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Yen eyes first monthly gain since March; dollar headed for monthly loss

Yen eyes first monthly gain since March; dollar headed for monthly loss © Reuters. FILE PHOTO: Japanese Yen and U.S. dollar banknotes are seen in this illustration taken March 10, 2023. REUTERS/Dado Ruvic/Illustration

By Rae Wee

SINGAPORE (Reuters) – The yen fell on Monday, extending losses from a volatile session at the end of last week after the Bank of Japan (BOJ) loosened its grip on interest rates, but was still on track to reverse three consecutive months of declines.

Elsewhere in Asia, China’s manufacturing activity fell for a fourth straight month in July, albeit at a slower pace, an official factory survey showed on Monday.

The yen was about 0.3% lower at 141.57 per dollar, but was headed to end July with a roughly 2% gain, its first monthly rise since March.

On Friday, the yen went into a tailspin as traders tried to determine the implications of the BOJ’s move to maintain ultra-low rates while making its bond yield curve control (YCC) policy more flexible and loosening its defence of a long-term rate cap.

The dollar eventually ended the Friday session with a 1.2% gain against the Japanese currency, though that was after it had slid 1% to a session-low of 138.05 yen.

“The BOJ threw a curve ball into the market … with its cosmetic change to YCC – in essence, it was a brilliant move by the central bank, and they’ve managed to bridge the volatility that would come with a straight change to a -/+ 1% range in the YCC band,” said Chris Weston, head of research at Pepperstone.

“They’ve given themselves all the flexibility should they wish to tighten policy in the future without tidal waves in global bond markets.”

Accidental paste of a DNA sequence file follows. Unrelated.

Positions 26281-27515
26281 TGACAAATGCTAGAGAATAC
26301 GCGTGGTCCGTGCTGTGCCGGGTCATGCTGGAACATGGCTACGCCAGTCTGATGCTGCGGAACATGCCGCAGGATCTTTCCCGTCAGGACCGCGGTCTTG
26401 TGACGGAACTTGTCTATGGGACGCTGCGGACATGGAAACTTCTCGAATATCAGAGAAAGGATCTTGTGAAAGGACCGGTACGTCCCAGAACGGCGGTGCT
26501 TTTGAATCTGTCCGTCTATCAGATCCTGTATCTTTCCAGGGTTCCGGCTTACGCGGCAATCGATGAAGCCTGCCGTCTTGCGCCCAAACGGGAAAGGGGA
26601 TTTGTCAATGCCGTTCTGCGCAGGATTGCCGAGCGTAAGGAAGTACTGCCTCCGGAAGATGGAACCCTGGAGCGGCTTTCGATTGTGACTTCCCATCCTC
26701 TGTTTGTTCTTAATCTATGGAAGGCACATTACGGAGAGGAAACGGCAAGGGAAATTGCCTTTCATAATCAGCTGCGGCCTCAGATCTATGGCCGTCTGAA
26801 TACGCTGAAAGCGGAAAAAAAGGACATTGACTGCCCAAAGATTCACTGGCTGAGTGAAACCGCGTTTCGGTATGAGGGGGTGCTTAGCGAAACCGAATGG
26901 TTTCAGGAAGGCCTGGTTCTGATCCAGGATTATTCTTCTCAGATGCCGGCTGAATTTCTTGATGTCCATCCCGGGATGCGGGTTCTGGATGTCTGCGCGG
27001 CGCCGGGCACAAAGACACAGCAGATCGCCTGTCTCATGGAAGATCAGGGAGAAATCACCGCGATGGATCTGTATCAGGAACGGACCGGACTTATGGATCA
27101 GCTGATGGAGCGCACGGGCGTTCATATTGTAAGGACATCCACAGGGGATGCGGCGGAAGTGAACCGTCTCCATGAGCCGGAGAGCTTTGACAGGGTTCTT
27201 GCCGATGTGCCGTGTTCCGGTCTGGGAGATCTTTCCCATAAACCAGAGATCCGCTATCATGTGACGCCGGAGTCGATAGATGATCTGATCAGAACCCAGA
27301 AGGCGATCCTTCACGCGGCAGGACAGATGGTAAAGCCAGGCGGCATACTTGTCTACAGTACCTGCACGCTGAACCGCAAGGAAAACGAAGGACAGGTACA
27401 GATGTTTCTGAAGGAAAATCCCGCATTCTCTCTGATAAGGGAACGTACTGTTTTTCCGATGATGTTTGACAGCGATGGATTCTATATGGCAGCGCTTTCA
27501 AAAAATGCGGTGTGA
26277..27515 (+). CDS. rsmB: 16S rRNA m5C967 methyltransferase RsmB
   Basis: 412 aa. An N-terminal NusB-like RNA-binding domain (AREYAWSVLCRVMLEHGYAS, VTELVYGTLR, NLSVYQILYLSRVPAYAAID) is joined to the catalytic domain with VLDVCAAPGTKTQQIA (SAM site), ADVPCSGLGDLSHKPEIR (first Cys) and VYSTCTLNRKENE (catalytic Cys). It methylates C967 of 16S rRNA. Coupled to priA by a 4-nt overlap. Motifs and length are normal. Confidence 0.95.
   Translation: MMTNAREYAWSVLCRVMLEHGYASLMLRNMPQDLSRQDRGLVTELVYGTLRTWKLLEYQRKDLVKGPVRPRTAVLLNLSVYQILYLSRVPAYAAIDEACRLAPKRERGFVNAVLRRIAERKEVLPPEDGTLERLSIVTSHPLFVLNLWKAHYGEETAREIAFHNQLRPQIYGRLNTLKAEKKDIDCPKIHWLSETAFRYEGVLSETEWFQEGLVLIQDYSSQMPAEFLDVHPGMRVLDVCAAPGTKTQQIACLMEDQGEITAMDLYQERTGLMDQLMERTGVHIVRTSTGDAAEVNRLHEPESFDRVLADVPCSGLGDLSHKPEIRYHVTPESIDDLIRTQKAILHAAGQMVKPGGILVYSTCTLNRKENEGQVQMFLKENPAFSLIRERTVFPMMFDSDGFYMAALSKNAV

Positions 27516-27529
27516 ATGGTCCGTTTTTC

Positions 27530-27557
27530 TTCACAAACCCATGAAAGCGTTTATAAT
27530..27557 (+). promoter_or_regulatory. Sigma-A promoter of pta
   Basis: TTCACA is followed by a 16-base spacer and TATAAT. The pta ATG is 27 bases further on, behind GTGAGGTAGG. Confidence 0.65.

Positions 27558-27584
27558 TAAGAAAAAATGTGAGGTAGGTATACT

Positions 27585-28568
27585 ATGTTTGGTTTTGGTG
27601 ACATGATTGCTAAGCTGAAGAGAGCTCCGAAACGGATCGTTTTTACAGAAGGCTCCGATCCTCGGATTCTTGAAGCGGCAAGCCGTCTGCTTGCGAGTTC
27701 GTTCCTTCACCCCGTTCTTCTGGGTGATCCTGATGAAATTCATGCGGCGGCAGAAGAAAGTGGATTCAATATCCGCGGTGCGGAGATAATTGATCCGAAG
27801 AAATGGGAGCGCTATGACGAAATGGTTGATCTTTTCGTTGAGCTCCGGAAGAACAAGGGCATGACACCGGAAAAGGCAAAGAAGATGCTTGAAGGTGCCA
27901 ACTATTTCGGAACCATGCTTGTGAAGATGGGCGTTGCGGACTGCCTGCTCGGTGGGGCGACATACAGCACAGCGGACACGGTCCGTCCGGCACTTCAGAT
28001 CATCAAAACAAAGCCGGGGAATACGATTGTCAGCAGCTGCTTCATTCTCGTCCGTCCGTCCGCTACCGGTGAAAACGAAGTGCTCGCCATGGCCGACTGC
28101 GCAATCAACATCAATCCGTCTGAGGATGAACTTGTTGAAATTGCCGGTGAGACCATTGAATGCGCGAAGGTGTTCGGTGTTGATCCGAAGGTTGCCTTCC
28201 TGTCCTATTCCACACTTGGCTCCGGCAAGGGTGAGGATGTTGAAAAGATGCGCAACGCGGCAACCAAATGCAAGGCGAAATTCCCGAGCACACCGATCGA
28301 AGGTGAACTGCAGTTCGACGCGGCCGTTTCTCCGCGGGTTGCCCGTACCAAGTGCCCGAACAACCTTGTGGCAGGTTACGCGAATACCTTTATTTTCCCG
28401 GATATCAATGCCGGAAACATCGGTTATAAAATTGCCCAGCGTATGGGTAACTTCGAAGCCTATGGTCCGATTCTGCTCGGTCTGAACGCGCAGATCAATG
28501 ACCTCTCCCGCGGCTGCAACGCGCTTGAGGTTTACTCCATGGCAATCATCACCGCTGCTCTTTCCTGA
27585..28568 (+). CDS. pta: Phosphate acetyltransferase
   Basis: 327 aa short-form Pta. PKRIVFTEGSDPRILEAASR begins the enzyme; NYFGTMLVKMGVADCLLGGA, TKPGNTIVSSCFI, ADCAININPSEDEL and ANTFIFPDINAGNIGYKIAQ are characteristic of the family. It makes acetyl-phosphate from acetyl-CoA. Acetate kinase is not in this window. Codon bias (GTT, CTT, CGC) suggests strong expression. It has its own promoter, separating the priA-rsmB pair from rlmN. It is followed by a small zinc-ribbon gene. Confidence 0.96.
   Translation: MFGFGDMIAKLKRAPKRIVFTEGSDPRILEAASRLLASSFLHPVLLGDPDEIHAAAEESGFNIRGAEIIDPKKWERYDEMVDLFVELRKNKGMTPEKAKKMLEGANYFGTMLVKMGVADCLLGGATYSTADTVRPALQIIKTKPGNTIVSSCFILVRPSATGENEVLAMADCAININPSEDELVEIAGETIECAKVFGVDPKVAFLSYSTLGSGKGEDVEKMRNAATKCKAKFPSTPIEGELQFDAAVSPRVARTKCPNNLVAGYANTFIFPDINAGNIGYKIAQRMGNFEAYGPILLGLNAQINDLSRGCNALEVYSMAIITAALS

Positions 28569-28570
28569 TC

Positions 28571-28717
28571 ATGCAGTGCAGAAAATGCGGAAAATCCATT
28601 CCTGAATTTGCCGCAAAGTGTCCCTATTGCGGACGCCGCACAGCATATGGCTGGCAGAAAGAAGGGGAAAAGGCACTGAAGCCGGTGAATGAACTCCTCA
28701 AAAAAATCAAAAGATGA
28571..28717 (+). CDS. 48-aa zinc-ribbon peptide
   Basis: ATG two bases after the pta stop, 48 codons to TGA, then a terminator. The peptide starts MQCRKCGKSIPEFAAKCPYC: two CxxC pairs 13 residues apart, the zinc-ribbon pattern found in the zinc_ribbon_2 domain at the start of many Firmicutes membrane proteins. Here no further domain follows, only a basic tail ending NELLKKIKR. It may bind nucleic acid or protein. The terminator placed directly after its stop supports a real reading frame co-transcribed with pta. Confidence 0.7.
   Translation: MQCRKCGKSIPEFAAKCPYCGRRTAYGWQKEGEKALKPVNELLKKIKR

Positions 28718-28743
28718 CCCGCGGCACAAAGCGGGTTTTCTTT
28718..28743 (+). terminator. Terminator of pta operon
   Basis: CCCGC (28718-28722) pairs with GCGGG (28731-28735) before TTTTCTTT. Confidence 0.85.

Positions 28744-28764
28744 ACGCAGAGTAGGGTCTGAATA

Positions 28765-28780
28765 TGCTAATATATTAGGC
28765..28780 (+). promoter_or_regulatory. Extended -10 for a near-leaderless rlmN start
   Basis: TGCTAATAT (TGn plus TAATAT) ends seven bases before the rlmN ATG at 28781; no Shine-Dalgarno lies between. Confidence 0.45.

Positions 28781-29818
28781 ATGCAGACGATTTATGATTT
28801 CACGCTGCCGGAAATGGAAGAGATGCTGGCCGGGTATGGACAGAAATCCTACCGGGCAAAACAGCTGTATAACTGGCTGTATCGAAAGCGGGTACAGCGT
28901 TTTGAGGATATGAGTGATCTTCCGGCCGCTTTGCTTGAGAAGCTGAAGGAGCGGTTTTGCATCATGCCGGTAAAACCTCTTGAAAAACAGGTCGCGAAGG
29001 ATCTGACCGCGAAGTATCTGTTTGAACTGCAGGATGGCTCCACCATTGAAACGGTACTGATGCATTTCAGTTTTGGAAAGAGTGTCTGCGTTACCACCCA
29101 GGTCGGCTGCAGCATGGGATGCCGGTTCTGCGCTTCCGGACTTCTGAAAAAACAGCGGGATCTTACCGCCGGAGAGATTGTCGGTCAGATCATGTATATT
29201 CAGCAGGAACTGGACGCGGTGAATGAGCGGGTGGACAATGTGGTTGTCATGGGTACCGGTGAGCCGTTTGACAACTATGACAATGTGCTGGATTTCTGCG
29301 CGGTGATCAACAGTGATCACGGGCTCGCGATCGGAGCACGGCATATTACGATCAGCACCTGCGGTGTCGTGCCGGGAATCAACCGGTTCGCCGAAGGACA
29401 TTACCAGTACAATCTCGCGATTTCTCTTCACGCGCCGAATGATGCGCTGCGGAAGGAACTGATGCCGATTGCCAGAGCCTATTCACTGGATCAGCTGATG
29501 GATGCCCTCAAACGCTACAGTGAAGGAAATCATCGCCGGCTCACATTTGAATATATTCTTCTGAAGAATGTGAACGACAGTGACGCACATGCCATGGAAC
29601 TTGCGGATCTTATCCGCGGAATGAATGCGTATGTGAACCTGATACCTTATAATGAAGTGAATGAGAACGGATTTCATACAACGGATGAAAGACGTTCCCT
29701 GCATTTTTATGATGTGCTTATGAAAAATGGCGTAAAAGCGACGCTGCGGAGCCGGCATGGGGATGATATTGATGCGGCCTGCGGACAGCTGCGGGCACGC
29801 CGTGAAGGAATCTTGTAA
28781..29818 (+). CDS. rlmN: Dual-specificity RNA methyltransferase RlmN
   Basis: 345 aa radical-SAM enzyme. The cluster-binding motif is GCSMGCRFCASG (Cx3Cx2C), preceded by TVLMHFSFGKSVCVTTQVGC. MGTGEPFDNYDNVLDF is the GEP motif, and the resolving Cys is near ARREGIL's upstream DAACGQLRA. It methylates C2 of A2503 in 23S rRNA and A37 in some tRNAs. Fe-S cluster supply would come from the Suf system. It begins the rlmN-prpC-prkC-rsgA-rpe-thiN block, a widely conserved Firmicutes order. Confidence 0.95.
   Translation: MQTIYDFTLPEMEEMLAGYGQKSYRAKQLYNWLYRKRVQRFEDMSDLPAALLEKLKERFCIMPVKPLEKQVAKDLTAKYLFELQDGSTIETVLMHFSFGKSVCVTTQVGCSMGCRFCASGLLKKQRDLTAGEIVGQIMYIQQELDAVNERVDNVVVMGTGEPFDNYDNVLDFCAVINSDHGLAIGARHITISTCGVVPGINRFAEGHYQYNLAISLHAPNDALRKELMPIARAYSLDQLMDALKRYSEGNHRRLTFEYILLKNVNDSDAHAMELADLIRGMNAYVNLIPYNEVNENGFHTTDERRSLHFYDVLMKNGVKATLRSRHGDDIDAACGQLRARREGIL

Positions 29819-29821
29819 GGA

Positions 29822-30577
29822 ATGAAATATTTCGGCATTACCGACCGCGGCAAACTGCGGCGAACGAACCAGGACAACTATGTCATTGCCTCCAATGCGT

The move could also have seismic implications for global money flows, since a cheap yen that has been inexpensive to borrow has been a mainstay of capital market funding for years and it now faces upward pressure from rising Japanese yields just as global rates seem to peak.

The meanwhile gained more than 0.2% to 7.1365 per dollar, with China’s official purchasing managers’ index (PMI) data reinforcing expectations that further stimulus measures from Chinese authorities are imminent.

The Australian dollar, which is often used as a liquid proxy for the yuan, was last 0.2% higher at $0.6661, while the gained 0.25% to $0.6168.


The U.S. dollar was headed for a monthly loss on the prospect that the Federal Reserve’s aggressive rate-hike cycle – a key driver of the dollar’s strength – could have concluded with last week’s 25-basis-point increase.

The was last 0.11% higher at 101.72, but was eyeing a monthly decline of more than 1%, extending its loss to a second month.

Data on Friday showed that the annual U.S. inflation rate rose at its slowest pace in more than two years in June, with underlying price pressure receding, easing pressure on the Federal Open Market Committee (FOMC) to continue raising rates.

“All of the data continues to support a ‘Goldilocks’ scenario in the U.S. economy,” said currency strategist Carol Kong at Commonwealth Bank of Australia (OTC:) (CBA).

“In the near term, the dollar might be heavy, weighed down by the market’s view that the FOMC is done with its tightening cycle.”

The euro rose 0.02% to $1.1017 and was eyeing a monthly gain of about 1%, though last week’s European Central Bank policy meeting similarly raised the possibility of a rate pause in September.

Sterling was flat at $1.2849, ahead of the Bank of England’s policy meeting this week where expectations are for a quarter-point rate hike.

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